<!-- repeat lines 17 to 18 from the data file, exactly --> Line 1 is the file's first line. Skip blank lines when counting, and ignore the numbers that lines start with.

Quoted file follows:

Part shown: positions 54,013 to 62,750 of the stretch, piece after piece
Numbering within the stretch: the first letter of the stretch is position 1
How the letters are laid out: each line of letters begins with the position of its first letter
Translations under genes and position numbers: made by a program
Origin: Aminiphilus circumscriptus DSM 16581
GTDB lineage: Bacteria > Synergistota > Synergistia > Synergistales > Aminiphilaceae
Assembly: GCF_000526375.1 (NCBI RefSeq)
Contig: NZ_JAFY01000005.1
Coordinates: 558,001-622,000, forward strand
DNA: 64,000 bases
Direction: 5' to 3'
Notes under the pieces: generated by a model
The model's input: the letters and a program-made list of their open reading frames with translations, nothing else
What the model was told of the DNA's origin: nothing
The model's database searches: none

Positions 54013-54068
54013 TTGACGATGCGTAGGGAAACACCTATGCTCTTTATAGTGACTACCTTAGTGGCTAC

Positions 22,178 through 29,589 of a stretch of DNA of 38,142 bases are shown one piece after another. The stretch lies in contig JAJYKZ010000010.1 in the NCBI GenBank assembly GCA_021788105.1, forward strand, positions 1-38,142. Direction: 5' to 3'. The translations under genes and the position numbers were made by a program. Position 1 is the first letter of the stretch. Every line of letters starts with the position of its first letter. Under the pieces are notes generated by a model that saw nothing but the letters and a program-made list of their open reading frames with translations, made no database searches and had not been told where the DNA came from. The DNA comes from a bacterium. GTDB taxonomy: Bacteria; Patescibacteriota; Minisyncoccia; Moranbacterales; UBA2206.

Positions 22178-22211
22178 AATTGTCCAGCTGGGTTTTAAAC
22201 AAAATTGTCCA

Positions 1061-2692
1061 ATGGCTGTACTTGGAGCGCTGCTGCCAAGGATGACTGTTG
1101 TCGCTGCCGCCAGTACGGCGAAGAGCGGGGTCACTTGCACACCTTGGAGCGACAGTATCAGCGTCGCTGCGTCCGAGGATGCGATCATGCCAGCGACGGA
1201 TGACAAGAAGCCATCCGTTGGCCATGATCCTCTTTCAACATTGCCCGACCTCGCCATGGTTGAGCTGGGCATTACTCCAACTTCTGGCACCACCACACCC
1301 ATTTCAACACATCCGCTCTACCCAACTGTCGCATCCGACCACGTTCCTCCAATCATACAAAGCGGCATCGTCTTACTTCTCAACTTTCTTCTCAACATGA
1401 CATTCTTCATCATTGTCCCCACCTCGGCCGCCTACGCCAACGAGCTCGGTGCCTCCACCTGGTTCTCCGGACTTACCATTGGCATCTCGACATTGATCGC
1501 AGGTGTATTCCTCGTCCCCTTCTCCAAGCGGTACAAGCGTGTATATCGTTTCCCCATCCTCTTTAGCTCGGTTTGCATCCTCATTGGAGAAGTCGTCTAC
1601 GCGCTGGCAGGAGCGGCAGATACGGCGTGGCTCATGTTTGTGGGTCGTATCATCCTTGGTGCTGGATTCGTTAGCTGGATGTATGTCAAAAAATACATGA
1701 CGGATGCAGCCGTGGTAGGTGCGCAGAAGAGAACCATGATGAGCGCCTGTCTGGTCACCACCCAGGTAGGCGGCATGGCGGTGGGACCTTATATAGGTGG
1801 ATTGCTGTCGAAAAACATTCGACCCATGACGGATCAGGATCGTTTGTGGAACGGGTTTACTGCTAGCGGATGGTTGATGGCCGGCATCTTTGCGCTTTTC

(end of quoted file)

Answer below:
54013 TTGACGATGCGTAGGGAAACACCTATGCTCTTTATAGTGACTACCTTAGTGGCTAC

Positions 22,178 through 29,589 of a stretch of DNA of 38,142 bases are shown one piece after another. The stretch lies in contig JAJYKZ010000010.1 in the NCBI GenBank assembly GCA_021788105.1, forward strand, positions 1-38,142. Direction: 5' to 3'. The translations under genes and the position numbers were made by a program. Position 1 is the first letter of the stretch. Every line of letters starts with the position of its first letter. Under the pieces are notes generated by a model that saw nothing but the letters and a program-made list of their open reading frames with translations, made no database searches and had not been told where the DNA came from. The DNA comes from a bacterium. GTDB taxonomy: Bacteria; Patescibacteriota; Minisyncoccia; Moranbacterales; UBA2206.